2 dead in seaside cliff fall fleeing Spain fire
TERRADES, Spain (AP) -- A vacationing French family of five fell or jumped off a seaside cliff in a desperate attempt to escape a raging wildfire, with the father and one of his children plummeting at least 20 meters (65 feet) to their deaths, authorities said Monday.
Flames forced the family and about 150 other tourists out of their cars Sunday night as most were returning home to France, and the group scrambled down hillsides toward the beach in the border town of Portbou to escape the blaze, said Deputy Mayor Elisabet Cortaba.
The French family got separated from the rest of the group on their way down and ended up at the cliff with no way out as the fire fanned by heavy winds approached them, Cortaba said.
They couldn't climb back up because of the fire, so the mother tried to scale her way down the cliff made of crumbly rock, but lost her grip and fell, said Tony Buixeda, the town's port manager, who was at the scene in a boat and saw the desperate family atop the precipice.
A teen daughter in the French family told other rescuers she jumped, but Buixeda said he did not know whether the rest jumped or fell because he was already swimming in the water trying to reach the mother.
Some witnesses "said they threw themselves off, others said they fell," Buixeda said. "The only thing they could do was go to the water."
The 60-year-old father died instantly after landing on submerged rocks, and his 15-year-old daughter drowned, Cortaba said.
The mother was in critical condition Monday with a back injury, and the son and other daughter did not suffer life-threatening injuries. All were fished out of the sea by Portbou boaters and their identities were not released, Cortaba said.
Two other people were also killed by the weekend fires in northeastern Spain that have burned 90 square kilometers (35 square miles), including one man who had a heart attack dousing flames around his home. They were also French, said French Foreign Ministry spokesman Bernard Valero.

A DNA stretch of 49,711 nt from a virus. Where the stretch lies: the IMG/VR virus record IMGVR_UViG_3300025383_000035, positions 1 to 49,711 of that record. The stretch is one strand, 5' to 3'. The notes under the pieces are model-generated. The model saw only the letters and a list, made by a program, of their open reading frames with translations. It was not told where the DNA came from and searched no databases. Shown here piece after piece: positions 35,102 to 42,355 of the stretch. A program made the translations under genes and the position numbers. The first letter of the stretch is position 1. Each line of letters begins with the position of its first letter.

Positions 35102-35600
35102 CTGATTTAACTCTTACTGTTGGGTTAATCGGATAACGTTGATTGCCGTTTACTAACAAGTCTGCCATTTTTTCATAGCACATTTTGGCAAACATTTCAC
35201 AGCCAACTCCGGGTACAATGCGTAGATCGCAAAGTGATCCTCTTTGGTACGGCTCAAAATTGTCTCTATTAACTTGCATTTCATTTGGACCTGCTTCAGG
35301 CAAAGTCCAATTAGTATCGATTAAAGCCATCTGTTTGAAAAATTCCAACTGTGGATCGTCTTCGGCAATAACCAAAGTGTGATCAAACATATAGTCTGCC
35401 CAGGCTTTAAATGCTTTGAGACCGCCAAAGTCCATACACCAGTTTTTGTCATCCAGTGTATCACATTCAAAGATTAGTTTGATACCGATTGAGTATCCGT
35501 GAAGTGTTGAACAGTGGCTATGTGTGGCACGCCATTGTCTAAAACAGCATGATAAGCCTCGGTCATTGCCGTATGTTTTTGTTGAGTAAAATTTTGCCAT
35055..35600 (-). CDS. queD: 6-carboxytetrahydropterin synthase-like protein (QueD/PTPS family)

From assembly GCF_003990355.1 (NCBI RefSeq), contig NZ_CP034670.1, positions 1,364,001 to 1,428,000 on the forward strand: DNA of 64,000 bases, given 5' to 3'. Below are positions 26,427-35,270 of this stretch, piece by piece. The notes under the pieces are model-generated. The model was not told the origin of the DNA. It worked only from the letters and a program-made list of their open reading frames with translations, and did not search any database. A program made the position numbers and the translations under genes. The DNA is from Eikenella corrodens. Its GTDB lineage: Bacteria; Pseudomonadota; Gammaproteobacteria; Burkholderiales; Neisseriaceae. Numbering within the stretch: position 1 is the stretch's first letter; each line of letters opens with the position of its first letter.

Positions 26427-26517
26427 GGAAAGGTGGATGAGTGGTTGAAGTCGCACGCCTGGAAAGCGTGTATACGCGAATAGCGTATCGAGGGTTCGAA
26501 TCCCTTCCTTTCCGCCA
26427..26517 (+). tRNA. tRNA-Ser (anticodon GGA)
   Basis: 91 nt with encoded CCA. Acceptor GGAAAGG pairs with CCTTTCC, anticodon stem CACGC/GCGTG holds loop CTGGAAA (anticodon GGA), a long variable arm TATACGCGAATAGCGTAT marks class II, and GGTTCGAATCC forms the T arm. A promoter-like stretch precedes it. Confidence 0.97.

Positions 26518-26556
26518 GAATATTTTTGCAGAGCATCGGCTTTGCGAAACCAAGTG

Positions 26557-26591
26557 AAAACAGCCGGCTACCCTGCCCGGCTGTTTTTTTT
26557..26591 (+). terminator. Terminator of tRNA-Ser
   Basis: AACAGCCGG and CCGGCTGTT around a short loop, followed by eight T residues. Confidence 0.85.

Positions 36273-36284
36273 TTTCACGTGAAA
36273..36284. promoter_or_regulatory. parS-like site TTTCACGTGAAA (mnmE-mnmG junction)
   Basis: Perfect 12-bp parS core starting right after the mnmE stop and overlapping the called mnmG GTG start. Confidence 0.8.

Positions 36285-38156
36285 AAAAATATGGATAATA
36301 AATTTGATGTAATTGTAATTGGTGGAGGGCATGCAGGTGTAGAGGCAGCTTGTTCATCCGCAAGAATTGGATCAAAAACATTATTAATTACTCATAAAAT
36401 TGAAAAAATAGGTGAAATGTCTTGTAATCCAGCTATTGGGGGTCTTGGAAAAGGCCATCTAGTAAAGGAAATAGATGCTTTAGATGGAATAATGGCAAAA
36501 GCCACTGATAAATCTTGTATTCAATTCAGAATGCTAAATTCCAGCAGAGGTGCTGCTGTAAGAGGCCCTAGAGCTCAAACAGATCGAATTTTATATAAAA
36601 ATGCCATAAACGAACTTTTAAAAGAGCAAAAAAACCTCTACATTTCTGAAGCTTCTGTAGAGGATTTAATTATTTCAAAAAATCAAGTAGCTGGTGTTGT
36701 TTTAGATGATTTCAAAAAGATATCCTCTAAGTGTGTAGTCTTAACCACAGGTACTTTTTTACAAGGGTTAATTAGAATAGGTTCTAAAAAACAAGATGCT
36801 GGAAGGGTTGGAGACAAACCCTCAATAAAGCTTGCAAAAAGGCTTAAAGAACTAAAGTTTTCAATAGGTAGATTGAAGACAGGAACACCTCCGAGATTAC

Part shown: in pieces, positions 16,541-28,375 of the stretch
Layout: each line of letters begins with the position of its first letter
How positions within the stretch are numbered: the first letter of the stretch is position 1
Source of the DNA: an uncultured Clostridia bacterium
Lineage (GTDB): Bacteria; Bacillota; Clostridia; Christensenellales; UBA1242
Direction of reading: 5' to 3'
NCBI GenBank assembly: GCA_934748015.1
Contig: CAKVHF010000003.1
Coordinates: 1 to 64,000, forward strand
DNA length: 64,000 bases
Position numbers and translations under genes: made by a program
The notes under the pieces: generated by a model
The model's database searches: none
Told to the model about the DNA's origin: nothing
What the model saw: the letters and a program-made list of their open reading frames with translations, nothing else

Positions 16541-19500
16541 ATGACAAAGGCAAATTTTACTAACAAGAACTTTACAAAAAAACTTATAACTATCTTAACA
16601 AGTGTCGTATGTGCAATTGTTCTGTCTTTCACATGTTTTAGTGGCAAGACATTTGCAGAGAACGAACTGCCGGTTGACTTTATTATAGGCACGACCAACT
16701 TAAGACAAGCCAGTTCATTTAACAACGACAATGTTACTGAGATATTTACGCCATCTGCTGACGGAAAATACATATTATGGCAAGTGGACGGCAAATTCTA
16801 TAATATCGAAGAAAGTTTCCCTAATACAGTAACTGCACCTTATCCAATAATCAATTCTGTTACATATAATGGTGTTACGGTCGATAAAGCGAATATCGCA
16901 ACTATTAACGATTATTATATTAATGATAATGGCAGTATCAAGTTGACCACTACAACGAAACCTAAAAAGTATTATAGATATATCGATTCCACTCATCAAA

Many of the tourists that made it to the beach in Portbou suffered injuries ranging from broken bones and burns in their dash down the hillsides with no well-used paths, Cortaba said.
The trip down the hillside was also complicated for those fleeing because of thick smoke that seriously reduced visibility, and the French family of five "just had bad luck that they went down the wrong way," Buixeda said.
The fires that broke out Sunday in several parts of the Catalonia region forced more than 1,400 people to stay the night in shelters. Fires were still burning Monday in many places, with roads cut off because of billowing smoke. In some areas farmers were helping firefighters by driving water tanker trucks to burning areas.
Train service in the region was suspended and several cross-border roads linking Barcelona with France closed Sunday because of the advancing flames, regional government spokesman Felip Puig said Sunday.
Santiago Villa, mayor of Figueres, which houses the famous Salvador Dali museum, said he had ordered the city's 44,000 residents to stay indoors until further notice.
The fire service said in a statement that more than 80 teams had been deployed to combat the wildfires.
The Interior Ministry said in a statement that it had sent three specially equipped aircraft to dump water on the fires.
A north wind called the Tramontana is a regular feature in mountainous northeastern Spain, and its strong gusts that often exceed 100 mph (160 kph) can spread fires rapidly across the heavily forested area.